This is a purely digital watch display and is powered by a highly accurate battery-powered Japanese quartz movement module 3501, that’s charged through the sunlight that enters the dial (Tough Solar). When connected to the new official Casio Watches app, the watch is calibrated by Bluetooth time signals from your Android or Apple mobile phone. If for some reason the Bluetooth is not able to transmit, the watch reverts to Multi-Band time calibration via the closest of the 6 atomic antennas located around the world. If that does not work, the time can also be manually set, although, as an example, even if it cannot reconnect to a Bluetooth or Atomic signal, the movement will still tell time precisely to -/+ 15 seconds per month.
Being Casio’s flagship watch line, the MR-G MRGB5000B-1 comes with all the high-end functionality you would expect from G-Shock, such as Mobile Link calibration (Bluetooth), radio-controlled (Multi-Band 6) calibration, and light powered battery recharging (Tough Solar). Along with the typical assortment of functions such as a 1/100th of a second stopwatch, a countdown timer, 5 daily alarms, 5 world times selected from 39 cities (which in total can display 300 world time cities), and full backlight LED (Super Illuminator) with selectable illuminations of 2 or 4 seconds. Additionally, the watch has a phone finder, a low battery warning, and a power-saving mode where the display goes blank to save power when the watch is left in the dark.
From the lightweight titanium Ti64 alloy used for the bezel and case to the cobalt-chrome alloy used for the top of the bezel to the DAT55G titanium alloy bracelet — G-Shock has delivered exotic materials that clearly qualify it as one of its flagship MR-G timepieces.
The integrated bracelet is ultra-lightweight, incredibly well designed, and feels excellent on the wrist. For a more customized fit there are standard 4 micro-adjustments (require a tool), screws that attach the bracelet to the case, and dual push buttons on the clasp. The gold-plated slide lock you see on the claps operates very smoothly and is such an attractive detail, however, the two push buttons can pop open with minimal pressure, which makes me wonder why have both if the lock is what really secures the clasp.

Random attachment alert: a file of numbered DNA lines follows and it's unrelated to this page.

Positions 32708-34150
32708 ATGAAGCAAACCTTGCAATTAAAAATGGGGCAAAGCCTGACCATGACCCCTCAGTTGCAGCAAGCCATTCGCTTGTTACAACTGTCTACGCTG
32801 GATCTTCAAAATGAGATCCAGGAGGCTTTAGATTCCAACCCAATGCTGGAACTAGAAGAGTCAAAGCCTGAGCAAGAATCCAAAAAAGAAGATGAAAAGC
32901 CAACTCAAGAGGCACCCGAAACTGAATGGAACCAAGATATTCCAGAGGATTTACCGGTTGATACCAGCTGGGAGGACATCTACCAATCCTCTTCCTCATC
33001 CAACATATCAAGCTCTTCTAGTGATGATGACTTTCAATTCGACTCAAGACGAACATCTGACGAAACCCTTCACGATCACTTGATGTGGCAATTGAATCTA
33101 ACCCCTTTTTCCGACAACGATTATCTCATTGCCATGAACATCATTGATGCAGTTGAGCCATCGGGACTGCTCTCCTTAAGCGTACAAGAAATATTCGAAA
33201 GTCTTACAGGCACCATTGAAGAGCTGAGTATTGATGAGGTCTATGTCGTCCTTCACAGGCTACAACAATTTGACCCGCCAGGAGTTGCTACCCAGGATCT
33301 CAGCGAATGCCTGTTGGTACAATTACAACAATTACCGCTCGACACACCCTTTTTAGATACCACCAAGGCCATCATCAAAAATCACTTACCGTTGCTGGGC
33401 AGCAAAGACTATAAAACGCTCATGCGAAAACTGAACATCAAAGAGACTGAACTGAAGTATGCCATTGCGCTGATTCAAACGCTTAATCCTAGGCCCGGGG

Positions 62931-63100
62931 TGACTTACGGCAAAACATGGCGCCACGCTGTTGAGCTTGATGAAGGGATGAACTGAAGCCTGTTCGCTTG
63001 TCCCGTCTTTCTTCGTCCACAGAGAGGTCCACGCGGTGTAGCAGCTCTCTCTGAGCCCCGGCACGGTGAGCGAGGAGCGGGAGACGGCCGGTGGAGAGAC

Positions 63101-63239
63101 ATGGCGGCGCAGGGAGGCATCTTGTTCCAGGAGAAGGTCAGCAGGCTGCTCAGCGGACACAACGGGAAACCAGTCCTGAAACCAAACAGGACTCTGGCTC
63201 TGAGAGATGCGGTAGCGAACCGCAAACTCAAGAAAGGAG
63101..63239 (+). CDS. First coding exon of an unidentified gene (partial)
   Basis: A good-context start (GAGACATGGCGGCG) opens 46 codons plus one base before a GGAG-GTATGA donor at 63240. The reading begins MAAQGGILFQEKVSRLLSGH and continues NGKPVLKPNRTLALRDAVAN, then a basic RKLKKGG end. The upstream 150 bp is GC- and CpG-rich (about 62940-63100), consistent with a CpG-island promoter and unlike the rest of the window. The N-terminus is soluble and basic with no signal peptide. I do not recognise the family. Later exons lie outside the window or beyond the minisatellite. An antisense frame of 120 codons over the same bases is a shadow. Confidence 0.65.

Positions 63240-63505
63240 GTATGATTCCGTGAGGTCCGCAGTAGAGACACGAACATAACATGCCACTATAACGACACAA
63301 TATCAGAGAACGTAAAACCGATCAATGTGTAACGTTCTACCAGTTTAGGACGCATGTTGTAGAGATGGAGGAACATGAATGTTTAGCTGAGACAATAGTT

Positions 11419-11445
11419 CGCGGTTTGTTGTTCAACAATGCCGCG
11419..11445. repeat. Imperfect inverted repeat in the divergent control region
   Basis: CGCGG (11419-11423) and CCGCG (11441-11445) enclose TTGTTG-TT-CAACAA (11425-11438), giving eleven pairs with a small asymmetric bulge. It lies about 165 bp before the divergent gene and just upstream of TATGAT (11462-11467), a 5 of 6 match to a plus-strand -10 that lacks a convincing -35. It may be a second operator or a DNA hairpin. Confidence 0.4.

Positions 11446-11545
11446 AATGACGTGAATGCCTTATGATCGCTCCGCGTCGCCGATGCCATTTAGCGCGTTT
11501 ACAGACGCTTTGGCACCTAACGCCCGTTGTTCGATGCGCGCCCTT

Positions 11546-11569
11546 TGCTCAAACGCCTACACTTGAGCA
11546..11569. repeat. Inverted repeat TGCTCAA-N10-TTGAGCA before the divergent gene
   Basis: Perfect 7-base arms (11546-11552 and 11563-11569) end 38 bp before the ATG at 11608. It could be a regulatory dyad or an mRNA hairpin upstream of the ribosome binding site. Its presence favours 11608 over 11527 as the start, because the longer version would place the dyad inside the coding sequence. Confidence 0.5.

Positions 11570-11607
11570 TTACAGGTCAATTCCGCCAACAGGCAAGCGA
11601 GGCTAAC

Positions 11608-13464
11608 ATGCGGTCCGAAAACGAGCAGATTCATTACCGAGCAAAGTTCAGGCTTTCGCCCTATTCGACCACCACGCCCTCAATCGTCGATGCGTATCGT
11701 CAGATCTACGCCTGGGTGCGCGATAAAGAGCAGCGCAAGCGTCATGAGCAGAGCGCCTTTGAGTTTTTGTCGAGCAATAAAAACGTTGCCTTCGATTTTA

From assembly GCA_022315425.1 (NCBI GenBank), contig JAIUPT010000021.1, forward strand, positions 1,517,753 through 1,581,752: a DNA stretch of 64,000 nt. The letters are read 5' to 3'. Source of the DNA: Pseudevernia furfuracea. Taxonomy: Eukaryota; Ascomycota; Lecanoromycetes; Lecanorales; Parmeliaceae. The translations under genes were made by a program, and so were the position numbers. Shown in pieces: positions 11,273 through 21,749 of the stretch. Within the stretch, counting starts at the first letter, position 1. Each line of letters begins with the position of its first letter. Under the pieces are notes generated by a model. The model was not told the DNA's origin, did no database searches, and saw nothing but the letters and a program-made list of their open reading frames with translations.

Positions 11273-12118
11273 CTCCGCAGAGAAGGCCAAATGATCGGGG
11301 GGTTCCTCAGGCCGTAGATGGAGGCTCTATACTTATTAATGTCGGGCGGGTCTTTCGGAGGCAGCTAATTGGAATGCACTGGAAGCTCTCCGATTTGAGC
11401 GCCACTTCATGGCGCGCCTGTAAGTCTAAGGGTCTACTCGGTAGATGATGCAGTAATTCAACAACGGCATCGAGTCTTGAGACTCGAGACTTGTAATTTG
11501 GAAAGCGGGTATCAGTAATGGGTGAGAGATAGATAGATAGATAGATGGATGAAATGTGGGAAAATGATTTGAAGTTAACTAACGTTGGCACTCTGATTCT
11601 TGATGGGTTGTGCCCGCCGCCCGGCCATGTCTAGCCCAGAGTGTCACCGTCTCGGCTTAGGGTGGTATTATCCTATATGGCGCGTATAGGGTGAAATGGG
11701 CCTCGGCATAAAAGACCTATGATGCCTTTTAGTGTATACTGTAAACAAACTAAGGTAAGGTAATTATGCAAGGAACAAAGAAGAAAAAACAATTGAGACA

The black titanium carbide coating looks excellent and should provide additional scratch protection, however, with titanium, not stainless steel underneath, the impact protection may be less. For $500 less, the natural titanium option might be a better option, depending on personal taste.
For a lofty price, you get the most advanced version of the original G-Shock DW-5000C that’s even been created, and it even has the iconic brick pattern and red line as a nod to the original design. The original Casio square did not calibrate the time automatically using Bluetooth or Atomic timekeeping, nor was it solar, or metallic, let alone titanium (which is more expensive and harder to work with than stainless steel), but the cost of the original DW-5000C also came nowhere even close to this MR-G timepiece. Even compared to the Full Metal 5000 Series, the MR-G price is really high at approximately 3X to 5X more, but at least the production numbers will be low and you will own the latest and most exclusive square G-Shock Casio produces — outside of a solid gold model.
The MR-G MRG-B5000B-1 with black DLC coating with retail next month in the US for $4,000 and the titanium carbide coated version MRG-B5000D-1 will retail for $3,500.
Learn more at G-Shock.
View the MRGB5000B-1 operating guides here.
G-Shock MR-G MRGB5000B
Total Weight: 113 grams
Case Diameter: 43.25 mm (with hinges)/40 mm (without hinges)
Case Thickness: 13.25 mm
Lug-to-lug: 49.75 mm
Lug Width: 25 mm/18 mm (clasp 20 mm)
Crown Diameter: No crown
Glass: Sapphire (armored)
Movement: Module 3501
Depth Rating: 200 meters